Option Calls and Puts
Options are contracts on some underlying trading instrument - shares of stock, bonds, a commodity, a mortgage loan, etc. The list is endless. But regardless of what the option is on, there are common features. One of the most basic is the contract feature specifying what the option owner has actually contracted for.
A 'call' confers on the (option) contract holder the right to buy an asset at a stated price on or before a specified expiration date. A right to buy, not an obligation. The call owner always has the option to let his option expire. (Of course, he then loses the initial money invested in buying the contract.)
Call buyers are betting the underlying asset - the stock, bond, commodity, etc - will increase in price before the expiration date. And, not only rise, but rise enough to make a profit.
How much is enough?
The price must rise enough to cover the difference between the market price and the strike price (the price at which the stock, say, must be bought). And, since the option itself has a cost, the price has to rise enough to cover that additional amount. That cost is called 'the premium'.
The cost (the premium) of an option - whether call or put - is determined by several factors, including the price of the underlying asset, the strike price, the time remaining on the option, and others.
(The time remaining is particularly important. Simple common sense suggests that if you have 90 days to exercise an option, your risk is lower than if you have only one day. In 90 days the price may well rise the several points needed to generate a profit. With only one day remaining, the odds are lower.)
Suppose it's April 1, for example, and Microsoft (MSFT) has a market price of $27. Call options for June 30 are selling for $3 with a strike price of $30. You buy one contract for 100 shares.
So, if you held until expiration you either lose $300 ($3 x 100, the initial price of the contract not including commission), or buy the underlying stock at $30. If the current market price were $35 you've made $200. ($35 - ($30+$3) = $2 per share x 100 shares, ignoring commissions.)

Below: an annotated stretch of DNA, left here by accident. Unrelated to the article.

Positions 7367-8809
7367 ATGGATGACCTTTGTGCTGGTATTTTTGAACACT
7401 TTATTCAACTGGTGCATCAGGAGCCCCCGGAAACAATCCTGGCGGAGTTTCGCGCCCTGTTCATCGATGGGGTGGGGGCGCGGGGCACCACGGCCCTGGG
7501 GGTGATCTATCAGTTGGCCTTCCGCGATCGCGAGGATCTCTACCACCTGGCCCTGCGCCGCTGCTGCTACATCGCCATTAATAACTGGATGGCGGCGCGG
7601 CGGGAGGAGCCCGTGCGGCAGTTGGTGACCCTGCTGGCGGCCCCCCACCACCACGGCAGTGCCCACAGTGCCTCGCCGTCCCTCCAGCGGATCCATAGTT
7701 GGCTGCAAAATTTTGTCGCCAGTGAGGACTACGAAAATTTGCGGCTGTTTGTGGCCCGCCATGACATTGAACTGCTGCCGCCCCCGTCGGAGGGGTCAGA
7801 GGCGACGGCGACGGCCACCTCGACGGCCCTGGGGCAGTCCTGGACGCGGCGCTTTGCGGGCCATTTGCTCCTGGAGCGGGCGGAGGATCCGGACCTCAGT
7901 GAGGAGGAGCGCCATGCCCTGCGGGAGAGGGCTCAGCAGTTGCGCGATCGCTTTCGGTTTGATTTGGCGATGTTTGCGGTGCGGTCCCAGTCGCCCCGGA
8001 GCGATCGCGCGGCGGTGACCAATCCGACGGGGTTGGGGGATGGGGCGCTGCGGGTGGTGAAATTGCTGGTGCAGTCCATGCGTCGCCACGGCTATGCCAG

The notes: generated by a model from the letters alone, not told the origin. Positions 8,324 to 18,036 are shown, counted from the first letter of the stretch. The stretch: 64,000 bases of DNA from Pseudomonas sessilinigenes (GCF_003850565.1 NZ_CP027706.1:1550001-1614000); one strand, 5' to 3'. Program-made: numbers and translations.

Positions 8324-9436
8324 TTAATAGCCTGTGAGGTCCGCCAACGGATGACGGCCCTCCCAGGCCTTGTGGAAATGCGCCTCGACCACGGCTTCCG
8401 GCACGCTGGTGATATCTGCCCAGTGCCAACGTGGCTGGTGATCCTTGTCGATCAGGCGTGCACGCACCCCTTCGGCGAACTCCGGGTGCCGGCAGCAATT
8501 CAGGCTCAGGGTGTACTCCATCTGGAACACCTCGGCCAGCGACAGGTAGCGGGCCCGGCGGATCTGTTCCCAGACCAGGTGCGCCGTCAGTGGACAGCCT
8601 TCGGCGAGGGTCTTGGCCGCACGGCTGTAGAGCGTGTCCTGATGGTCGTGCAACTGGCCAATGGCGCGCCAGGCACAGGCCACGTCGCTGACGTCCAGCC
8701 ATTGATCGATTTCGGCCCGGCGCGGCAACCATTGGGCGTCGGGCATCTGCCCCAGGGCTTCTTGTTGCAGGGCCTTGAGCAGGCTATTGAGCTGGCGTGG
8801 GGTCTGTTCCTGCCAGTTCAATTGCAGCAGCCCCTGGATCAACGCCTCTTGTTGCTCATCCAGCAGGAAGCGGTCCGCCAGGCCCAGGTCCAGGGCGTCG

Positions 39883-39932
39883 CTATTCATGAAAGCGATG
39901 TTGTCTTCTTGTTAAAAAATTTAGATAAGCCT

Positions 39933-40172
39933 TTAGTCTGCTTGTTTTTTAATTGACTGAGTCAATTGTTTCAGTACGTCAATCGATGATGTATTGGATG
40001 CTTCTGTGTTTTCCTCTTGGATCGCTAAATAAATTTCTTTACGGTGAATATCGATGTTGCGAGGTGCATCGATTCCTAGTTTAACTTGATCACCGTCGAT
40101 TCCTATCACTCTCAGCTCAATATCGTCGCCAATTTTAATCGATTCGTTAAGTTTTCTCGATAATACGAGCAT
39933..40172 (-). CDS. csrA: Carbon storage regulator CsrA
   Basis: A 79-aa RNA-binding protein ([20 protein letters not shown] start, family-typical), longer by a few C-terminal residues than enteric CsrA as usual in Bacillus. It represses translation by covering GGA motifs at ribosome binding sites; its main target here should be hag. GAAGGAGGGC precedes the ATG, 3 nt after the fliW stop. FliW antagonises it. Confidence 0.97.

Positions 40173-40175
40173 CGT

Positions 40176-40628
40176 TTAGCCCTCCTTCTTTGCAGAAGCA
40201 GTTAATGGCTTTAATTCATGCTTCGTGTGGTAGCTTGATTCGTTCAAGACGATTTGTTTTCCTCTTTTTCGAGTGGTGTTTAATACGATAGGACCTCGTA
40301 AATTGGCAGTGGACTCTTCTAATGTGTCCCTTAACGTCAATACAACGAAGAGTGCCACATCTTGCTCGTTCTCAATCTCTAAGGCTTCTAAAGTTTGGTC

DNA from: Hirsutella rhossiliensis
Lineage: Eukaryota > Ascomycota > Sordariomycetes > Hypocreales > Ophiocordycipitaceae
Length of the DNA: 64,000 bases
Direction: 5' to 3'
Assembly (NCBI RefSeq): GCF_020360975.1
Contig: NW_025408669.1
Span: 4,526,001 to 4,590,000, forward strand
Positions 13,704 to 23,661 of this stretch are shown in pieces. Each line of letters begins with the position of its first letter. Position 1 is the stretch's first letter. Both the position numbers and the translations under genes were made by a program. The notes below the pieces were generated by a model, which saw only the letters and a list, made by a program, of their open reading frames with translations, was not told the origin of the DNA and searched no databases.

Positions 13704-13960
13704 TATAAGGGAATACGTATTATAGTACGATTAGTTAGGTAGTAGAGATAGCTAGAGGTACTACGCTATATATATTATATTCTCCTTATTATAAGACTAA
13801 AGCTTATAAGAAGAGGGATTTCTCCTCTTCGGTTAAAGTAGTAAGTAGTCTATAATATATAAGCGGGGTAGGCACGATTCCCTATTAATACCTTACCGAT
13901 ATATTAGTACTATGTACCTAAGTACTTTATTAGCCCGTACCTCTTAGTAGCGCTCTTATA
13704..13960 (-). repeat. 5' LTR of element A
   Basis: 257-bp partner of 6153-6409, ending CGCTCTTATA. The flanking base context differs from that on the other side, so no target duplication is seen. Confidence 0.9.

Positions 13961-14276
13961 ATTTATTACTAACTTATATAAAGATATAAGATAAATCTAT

When the market price of a share is above the strike price, the option holder is 'in the money'. If the market price is lower, he's 'out of the money'.
A 'put', by contrast, gives the option buyer the right to sell an asset at a certain price by a stated date. The right, not the obligation.
Puts are similar to 'shorting stock', in this sense. Put buyers are betting the stock price will fall before the option expires.
In this case the market price must fall below the strike price in order to garner a profit from exercising the option. (Ignoring the cost of the put, for simplicity.) Under those circumstances, the option holder is 'in the money'.
For example, take the same situation as above but let the option be a put. If the market price falls to, say $25, your profit would be:
First, $3 x 100 = $300 = Cost of put, excluding commissions.
Then, buy 100 shares at $25 per share = $2,500 to repay broker 'loan' (since shorting stock involves borrowing shares you don't own, then repaying later).
Finally, sell 100 shares at Strike price = $30, 100 x $30 = $3,000
Therefore, your profit = ($3000 - $2500) - ($300) = $200.
(Actually, the broker takes care of all the underlying mechanics. The investor merely orders the trades at a given time and date.)
Whether investing in calls or puts, wise investors do the needed homework. Options trading is risky and somewhat more complicated than simple stock trading. (Which is already complicated and risky enough.)
Study the history, volatility, and other factors of both the option contract and the underlying asset. Blindly throwing darts at a board is the best strategy for losing money.